Massimo took part in an interview in which he was asked about his role within the network and his expectations. Below is a transcript of the interview which has previously featured in the EURO-NMD monthly newsletter .
a. Tell us a little bit about yourself
“I am an IT engineer, I am married with two kids. In my job I deal with databases, big data and digital health. In my free time, I like to go to the seaside since I live close to the coast and I follow my kids in their sports activities.
About 10 years ago, after having pneumonia, I was diagnosed with CIDP, the most frequent dysimmune neuropathy. Then I was not longer able to stand and I lost sensitivity in the limbs. After spending 10 months in and out of the hospital and receiving treatments, I was finally able to recover almost completely and I have not had any relapses so far. One year later, I decided to build the Italian website about the pathology and in 2012 I set up the Italian patient organisation for dysimmune neuropathies – CIDP ITALIA – because I thought we needed a legal instrument to communicate incisively with the governmental counterparts.
One of the first and main outcome achieved by the association was to obtain the authorisation from the Italian drug regulation agency (AIFA) for IVIg and the transient authorisation for SCIg. Now the number of Italian patients on subcutaneous therapy is likely the highest within the European countries. In the recent years, the average time of diagnosis in Italy has been reduced to a few months and the accessibility to various treatment options allows patients to have a very good quality of life.
In the coming years, I would like to continue to combine my job with the engagement for our organisation. In particular, I would like to commit myself to realise self-monitoring systems for peripheral neuropathies.”
b. What is your role in EURO-NMD?
“I found myself involved in the EURO-NMD almost without realising it but thanks to a series of parallel events. The neuropathies have been included in the reference network for the neuromuscular diseases exactly at the constitution of the EURO-NMD which has a clear prevalence of the muscular component.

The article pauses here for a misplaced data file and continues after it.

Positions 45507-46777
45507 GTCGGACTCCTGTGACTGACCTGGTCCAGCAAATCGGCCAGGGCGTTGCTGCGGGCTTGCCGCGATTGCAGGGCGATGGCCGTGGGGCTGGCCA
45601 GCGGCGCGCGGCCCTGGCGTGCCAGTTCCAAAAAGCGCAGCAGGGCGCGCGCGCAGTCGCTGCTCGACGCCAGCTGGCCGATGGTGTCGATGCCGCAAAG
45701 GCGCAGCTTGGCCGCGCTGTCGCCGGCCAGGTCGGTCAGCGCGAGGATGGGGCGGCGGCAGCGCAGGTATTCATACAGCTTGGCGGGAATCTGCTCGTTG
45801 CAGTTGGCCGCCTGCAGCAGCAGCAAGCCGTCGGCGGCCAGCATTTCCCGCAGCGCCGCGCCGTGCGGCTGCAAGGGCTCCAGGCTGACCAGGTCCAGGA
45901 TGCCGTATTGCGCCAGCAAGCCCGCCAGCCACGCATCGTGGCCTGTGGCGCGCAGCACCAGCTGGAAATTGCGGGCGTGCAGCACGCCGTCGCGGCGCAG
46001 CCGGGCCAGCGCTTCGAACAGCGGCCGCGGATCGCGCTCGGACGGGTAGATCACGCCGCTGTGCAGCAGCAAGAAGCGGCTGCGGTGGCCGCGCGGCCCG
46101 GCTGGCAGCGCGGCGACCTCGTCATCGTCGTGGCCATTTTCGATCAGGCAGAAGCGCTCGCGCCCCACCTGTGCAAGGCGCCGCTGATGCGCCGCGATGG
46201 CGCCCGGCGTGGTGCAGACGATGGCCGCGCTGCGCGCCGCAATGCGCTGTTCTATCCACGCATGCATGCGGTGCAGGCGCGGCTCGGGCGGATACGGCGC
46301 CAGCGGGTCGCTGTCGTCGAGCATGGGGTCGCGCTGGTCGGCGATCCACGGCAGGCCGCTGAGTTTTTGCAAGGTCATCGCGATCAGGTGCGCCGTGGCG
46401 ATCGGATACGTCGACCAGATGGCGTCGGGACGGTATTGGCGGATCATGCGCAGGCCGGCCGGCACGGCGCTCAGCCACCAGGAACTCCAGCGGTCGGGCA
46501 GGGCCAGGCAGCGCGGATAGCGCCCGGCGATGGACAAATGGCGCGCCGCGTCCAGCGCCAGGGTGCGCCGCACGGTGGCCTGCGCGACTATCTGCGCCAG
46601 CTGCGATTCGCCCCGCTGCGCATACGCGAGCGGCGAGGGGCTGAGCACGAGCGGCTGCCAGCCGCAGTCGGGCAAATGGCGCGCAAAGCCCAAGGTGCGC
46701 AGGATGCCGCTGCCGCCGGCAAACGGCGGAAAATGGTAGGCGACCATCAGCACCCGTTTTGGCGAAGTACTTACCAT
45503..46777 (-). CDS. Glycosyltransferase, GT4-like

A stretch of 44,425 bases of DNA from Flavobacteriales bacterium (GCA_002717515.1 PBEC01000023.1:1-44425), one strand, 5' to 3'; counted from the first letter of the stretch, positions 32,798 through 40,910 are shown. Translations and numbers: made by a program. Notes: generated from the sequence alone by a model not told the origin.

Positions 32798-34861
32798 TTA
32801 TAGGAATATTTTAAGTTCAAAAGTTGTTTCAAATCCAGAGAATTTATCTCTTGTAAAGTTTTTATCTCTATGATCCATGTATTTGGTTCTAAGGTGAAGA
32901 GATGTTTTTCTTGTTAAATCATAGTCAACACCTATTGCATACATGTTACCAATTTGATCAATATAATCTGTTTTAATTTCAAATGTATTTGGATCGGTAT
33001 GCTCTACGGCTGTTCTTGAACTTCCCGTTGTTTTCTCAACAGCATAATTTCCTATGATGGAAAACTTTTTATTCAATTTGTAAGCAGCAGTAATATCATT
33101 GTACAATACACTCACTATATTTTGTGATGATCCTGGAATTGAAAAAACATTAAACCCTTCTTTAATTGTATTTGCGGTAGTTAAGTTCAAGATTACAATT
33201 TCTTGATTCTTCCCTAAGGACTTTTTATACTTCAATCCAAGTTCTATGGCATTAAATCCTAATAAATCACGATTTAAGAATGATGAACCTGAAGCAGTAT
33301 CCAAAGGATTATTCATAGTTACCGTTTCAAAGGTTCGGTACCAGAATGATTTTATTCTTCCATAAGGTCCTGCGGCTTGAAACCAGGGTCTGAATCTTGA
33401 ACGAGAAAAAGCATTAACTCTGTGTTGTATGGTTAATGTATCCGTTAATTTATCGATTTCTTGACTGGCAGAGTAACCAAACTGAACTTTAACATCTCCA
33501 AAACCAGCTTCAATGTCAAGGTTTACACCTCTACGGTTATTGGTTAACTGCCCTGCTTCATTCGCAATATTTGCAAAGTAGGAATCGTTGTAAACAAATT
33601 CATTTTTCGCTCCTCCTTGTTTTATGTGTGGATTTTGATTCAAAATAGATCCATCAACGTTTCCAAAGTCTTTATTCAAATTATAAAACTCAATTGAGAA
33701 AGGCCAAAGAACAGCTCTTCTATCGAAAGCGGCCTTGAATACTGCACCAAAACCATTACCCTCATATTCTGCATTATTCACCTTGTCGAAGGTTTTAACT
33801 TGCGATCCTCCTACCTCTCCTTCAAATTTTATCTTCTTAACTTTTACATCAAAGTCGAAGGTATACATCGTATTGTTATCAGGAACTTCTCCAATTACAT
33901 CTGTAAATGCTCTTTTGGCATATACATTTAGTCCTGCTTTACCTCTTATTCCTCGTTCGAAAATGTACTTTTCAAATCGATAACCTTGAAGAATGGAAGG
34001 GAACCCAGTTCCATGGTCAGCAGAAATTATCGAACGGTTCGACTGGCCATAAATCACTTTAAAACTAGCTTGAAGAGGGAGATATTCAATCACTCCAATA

I acquired information from EURORDIS about the setting-up of the ERNs and I followed the calls for patient representatives. Both my experience and the results achieved by the Italian association seemed to me a useful resource to be shared with others, but above all I was interested in understanding whether elsewhere in Europe there were opportunities for better care and diagnosis that could be brought to Italy.
c. What are your expectations of the Network?
“EURO-NMD was created to standardise rare diseases diagnosis, treatments and management in all the EU countries. This means both identifying good practices and collecting data.
We need to work to get epidemiological data on various diseases in different countries of the Union, we need to know the average diagnosis time for the diseases and to better understand whether there are treatments and health services that are still not accessible in some countries.
It is also important to understand if a national network for rare diseases exists in each country and how it works, if there is a global management of it and if rare patients have or do not have a preferential path when it comes to care access.
For example, we seem to understand that SCIg for CIDP is not accessible in all countries. But uniformity is needed even when we consider the methods for treatments administration. For example, with regard to IVIg, in the same European authorisation, self-administration at home is allowed in some countries, while in others, including Italy, it is available in hospitals only. Finally, in Italy if a person has a diagnostic suspect about a rare neuromuscular disease, there is a network with a dedicated helpline to call in order to enter the diagnostic path. Sometimes we receive requests from patients living in other European countries who are looking for help and we assume that elsewhere this network does not exist or, if it exists, it is not easy accessible for patients. Therefore, the greatest expectation is to create a capillary system in all the EU countries so when a person enters this network for rare neuromuscular diseases he/she can have the same identical opportunities and the same level of attention, regardless where he/she lives.”